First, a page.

1. Pixton is an online comics maker that allows a *lot* of flexibility with the medium and is rather great. The big issue is that you can’t download your comics without paying, and there’s a weird little option to be careful of in the settings which grants Pixton the right to use your comic for paid merchandise (when you click publish – check settings and uncheck this box if that’s not your thing, it’s certainly not mine). Despite those fairly substantial caveats, it is still a lovely thing – I made this and spent way too much time on it, etc, etc 😉

2. The second was pointed out to me by the estimable Dr Matt Finch, and is called ‘Inklewriter’. It’s a programme which allows you to write interactive fiction – you know, those choose your own adventure type stories? Them. I’ve not had as much time to play on this one, but what I have discovered has been excellent.

I love anything that helps people realise that stories and narrative are flexible, bendable beasts and can be shaped to tell the story that you want. Mastery over and the confidence to engage with a medium is a great gift to give yourself and the kids you work with. Break the rules. Write a story in the mud with a stick. Chalk words onto bricks. Arrange fallen leaves into haikus. Make the stories your own and make stories. That’s pretty much all I’d ever tell somebody. Be brave. Find your voice. Use whatever you can to help you find your voice. And once you’ve found it, own it. Hold onto it tight and stubbornly and don’t let anybody take it from you.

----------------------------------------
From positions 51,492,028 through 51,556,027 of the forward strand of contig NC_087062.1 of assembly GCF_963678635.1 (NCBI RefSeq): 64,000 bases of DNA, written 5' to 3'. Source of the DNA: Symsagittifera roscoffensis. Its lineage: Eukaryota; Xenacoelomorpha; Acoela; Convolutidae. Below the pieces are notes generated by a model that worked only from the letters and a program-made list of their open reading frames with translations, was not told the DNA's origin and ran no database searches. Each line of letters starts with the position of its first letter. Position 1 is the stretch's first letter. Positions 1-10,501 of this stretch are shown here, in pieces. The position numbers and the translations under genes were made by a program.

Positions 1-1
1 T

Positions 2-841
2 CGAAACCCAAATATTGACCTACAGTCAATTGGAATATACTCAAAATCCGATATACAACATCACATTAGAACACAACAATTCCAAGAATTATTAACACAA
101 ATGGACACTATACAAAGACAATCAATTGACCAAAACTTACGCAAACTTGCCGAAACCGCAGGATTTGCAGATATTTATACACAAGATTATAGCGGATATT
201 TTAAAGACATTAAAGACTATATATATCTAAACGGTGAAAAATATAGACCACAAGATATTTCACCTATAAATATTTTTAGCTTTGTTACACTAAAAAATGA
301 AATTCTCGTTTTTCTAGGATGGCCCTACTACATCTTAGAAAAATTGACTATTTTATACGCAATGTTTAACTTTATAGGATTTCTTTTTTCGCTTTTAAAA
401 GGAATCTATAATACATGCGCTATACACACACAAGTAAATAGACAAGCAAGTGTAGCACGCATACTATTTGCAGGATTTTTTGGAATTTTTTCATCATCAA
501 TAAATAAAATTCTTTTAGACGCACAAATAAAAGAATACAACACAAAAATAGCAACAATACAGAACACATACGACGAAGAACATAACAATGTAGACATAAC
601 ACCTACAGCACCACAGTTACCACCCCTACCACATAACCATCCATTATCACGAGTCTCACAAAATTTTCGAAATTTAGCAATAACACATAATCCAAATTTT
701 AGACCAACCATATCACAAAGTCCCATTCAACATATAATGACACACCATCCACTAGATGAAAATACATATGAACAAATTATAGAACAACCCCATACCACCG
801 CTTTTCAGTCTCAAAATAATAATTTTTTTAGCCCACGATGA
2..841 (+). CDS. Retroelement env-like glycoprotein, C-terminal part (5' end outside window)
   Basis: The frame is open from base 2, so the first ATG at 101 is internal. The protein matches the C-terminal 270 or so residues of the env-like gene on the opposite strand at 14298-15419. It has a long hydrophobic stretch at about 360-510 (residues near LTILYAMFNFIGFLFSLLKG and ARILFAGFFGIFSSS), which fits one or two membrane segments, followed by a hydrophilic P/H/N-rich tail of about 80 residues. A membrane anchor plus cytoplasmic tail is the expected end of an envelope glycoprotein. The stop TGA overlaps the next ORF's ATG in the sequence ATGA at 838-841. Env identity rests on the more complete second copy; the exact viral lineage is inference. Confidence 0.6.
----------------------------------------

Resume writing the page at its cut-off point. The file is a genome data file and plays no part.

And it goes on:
“Language is a skin : I rub my language against the other”

“Language is a skin: I rub my language against the other. It is as if I had words instead of fingers, or fingers at the tip of my words. My language trembles with desire.” – Roland Barthes

Barthes was one of the first people I found who said what I wanted to say about language and who said it how it needed to be said. And this quote, oh how I am stuck on it, how how I am always stuck on it, how I do not look away from it with heart nor eyes.